13.6.12

A fancy camo job

Kicking my own arse

So I decided to get myself (and my act) together and started painting this bugger for real. The priming didn't really need much more, for it was mostly done. Which was pretty nice at this point in the project...

A hastily taken photo of the primed model

A simple and easy plan

I figured that  a simple approach would be the best one. Supposedly. In any case, unlike with my earlier german devices I thought that I'd apply the paints in a bit different order this time. Somehow that "start with Dunkelgelb and then go with the rest" approach didn't feel as nice as the previous project's "green goes first and the rest follow later".

Maybe the different painting order was better or perhaps I had actually learned something at some point. Or maybe the Lifecolor paints were better. There was only one way to find out!

From the pot to the jar to the tank

Round one

Vallejo's Verde Panzer got the greatest of honours and ended up being the basecoat. At some point in history I had diluted the paint a bit too much and the result was a bit thin. But that was fixed by applying a bunch of layers, so nothing was lost except a bit of time.

The green experience

Round two

Somehow it felt natural to apply the brown (Vallejo's Marron Panzer) stripes and lines next. They'd be a handy general pattern-definer to begin with. Then I'd paint the rest of the stripes in the third colour to break the form a bit more strongly.

It actually looks fun this way, too

Round three

As the obvious finale I filled the paint jar with Dunkelgelb that the chums at Vallejo call Amarillo Panzer for some odd reason. This paint caused some confusion because the airbrush occasionally spat half-dried lumps of paint out... Damnit.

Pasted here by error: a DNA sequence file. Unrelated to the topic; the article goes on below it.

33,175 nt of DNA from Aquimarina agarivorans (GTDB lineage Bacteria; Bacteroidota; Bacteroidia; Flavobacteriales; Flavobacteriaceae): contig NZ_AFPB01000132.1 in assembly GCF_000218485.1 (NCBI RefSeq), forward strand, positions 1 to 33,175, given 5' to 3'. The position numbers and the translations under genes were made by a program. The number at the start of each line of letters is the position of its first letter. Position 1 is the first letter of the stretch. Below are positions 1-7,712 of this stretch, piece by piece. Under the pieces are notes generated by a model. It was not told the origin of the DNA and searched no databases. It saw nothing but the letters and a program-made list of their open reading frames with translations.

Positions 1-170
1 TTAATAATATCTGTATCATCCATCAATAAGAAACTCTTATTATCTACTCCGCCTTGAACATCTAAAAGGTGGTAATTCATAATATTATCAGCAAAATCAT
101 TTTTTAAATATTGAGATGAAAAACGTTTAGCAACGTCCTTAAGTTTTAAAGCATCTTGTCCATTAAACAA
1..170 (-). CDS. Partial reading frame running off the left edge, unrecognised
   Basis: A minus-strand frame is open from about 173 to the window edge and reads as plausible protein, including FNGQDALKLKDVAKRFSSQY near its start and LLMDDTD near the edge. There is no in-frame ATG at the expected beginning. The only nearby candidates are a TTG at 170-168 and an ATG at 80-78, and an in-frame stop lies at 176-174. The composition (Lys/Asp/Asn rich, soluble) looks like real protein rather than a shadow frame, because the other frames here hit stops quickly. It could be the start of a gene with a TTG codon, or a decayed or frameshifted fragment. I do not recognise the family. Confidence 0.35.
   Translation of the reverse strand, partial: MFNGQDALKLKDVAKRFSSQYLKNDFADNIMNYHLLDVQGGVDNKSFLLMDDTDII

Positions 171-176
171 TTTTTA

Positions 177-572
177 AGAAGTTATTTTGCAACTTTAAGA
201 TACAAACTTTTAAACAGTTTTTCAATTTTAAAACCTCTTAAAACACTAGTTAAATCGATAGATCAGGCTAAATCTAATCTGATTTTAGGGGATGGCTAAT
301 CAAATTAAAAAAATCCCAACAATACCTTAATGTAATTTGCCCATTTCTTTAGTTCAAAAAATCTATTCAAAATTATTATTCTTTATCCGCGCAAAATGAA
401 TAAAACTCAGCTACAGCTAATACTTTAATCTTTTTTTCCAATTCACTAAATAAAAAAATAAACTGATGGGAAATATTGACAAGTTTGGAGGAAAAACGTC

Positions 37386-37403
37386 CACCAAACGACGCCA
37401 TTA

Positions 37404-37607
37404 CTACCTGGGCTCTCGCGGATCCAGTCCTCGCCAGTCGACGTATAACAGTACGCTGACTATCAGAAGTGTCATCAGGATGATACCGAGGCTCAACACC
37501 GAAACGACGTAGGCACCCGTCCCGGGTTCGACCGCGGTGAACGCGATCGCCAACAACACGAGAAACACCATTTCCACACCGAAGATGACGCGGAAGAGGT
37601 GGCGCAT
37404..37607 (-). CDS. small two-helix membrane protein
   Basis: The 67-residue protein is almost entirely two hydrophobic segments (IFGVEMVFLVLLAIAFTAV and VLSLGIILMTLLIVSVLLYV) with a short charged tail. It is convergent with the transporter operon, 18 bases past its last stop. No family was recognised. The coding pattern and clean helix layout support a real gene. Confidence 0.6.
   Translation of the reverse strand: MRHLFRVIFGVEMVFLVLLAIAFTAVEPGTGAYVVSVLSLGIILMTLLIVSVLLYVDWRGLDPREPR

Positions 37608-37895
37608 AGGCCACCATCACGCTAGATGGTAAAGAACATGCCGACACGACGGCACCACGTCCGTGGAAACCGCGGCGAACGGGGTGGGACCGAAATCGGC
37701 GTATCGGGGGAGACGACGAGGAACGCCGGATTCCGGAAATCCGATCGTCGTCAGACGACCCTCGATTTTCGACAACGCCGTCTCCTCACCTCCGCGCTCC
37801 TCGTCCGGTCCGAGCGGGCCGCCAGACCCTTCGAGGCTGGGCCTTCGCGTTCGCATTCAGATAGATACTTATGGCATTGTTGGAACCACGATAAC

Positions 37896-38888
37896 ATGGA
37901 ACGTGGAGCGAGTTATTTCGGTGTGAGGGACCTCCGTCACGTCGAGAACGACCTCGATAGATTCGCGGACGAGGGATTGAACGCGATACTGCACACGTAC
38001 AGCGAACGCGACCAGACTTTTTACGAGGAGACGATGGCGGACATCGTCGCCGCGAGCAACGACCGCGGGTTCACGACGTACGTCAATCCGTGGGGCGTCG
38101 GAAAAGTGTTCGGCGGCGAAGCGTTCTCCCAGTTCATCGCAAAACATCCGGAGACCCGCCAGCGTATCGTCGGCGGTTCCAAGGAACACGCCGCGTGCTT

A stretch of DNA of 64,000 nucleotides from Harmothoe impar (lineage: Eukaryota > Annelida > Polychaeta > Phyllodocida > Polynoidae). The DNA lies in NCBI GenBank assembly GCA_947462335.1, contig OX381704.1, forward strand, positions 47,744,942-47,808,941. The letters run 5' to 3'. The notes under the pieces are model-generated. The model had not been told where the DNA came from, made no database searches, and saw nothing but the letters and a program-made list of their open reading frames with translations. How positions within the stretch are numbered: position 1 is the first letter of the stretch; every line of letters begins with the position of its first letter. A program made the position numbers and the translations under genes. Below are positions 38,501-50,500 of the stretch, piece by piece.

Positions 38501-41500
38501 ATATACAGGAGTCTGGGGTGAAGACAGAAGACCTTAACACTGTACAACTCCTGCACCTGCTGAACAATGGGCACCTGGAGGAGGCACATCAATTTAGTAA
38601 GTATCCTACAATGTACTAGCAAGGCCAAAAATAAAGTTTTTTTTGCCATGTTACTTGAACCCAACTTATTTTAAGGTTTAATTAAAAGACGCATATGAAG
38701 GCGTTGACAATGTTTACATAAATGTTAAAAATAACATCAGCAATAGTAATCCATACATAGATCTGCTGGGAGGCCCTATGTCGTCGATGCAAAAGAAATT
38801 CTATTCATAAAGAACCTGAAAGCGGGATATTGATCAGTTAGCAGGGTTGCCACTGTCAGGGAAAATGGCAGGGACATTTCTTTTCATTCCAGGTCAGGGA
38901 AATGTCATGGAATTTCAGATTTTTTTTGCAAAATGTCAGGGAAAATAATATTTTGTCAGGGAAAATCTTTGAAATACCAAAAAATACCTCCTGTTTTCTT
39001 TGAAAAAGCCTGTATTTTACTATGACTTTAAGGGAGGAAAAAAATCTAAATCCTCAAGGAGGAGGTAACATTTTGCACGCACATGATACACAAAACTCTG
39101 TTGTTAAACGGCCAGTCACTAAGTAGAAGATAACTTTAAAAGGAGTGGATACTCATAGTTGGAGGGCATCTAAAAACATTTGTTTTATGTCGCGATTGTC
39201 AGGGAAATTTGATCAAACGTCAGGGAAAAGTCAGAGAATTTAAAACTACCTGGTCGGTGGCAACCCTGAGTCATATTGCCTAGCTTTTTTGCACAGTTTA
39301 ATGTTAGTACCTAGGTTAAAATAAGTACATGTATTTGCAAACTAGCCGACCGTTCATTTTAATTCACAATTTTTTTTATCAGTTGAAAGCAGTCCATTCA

The end result wasn't going to win any awards, but it's all my own fault. Big parts of what I painted seem to be at their best in the rear half of the tank and oddest in the front - no matter which model I'm working on. This appears to be a clear sign of "practice more" and "study yourself and improve" it.

Right side without tools
Left side, equally toolless
A part of the weirdness of the left side is caused by that I stubbornly tried to keep painting instead of taking an airbrush cleaning break that was clearly needed. As I said, my own fault. In any case, the oddness and imperfectness of the camo job isn't the main thing in this project. In addition to camo being painted by people this is also going to be whitewashed over in the end anyway. So it'll be just fine.

Background activity

Without any special mention: I did paint the road wheels, drive sprockets, idlers and those random items that belong on the outside of the tank. The wheels will be needing some manual painting a bit later, but otherwise they're done. Yay.

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